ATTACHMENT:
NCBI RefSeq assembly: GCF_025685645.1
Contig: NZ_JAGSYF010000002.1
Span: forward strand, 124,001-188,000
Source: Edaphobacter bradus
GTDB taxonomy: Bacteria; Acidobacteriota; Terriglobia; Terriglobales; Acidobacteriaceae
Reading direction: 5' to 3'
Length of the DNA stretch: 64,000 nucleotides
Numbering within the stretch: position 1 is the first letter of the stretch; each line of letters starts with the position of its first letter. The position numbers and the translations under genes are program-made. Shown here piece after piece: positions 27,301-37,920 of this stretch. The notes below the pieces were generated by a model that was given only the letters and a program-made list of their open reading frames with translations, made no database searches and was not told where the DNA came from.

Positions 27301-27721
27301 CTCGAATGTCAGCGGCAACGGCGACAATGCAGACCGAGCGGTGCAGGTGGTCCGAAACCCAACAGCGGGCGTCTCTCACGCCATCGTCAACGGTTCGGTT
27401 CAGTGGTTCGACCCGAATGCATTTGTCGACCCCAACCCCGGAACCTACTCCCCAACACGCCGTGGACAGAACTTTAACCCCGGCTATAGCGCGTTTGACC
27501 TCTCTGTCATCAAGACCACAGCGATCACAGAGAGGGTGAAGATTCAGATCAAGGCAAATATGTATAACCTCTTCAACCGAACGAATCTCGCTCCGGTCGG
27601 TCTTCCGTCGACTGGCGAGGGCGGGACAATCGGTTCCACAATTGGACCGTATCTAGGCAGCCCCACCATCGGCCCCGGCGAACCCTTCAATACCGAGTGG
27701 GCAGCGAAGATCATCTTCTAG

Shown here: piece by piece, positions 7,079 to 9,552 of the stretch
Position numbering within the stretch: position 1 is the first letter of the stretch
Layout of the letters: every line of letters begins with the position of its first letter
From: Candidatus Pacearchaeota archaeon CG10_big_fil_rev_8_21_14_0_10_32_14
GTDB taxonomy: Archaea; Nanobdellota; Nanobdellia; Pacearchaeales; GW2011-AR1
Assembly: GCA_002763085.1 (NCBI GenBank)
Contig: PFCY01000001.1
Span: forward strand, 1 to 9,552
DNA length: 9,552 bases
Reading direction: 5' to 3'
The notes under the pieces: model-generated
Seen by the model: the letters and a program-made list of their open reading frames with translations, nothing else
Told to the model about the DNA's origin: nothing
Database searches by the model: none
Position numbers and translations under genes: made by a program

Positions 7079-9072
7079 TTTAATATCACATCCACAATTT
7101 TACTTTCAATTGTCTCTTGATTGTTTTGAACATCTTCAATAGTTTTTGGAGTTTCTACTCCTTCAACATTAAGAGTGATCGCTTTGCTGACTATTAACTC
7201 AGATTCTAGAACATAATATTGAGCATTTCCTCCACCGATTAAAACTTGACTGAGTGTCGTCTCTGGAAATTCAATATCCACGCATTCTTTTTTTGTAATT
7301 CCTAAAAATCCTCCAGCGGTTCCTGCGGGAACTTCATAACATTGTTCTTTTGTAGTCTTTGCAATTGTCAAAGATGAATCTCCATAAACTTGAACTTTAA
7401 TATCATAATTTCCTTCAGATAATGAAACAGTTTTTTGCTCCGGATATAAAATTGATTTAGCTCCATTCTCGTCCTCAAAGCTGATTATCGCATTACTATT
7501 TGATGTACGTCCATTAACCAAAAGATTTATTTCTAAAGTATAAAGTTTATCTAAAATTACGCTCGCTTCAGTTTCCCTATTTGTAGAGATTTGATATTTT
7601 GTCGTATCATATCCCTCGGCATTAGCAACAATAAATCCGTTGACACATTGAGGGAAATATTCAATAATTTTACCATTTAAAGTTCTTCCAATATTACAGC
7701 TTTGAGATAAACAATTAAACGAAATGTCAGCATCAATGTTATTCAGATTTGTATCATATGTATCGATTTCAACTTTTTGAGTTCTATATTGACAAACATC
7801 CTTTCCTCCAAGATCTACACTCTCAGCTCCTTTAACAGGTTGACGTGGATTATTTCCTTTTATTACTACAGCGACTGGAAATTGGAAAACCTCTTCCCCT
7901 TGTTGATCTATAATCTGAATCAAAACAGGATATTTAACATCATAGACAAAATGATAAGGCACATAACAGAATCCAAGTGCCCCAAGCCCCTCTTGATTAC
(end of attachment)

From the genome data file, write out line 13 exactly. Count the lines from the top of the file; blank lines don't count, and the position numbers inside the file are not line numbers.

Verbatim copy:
27601 TCTTCCGTCGACTGGCGAGGGCGGGACAATCGGTTCCACAATTGGACCGTATCTAGGCAGCCCCACCATCGGCCCCGGCGAACCCTTCAATACCGAGTGG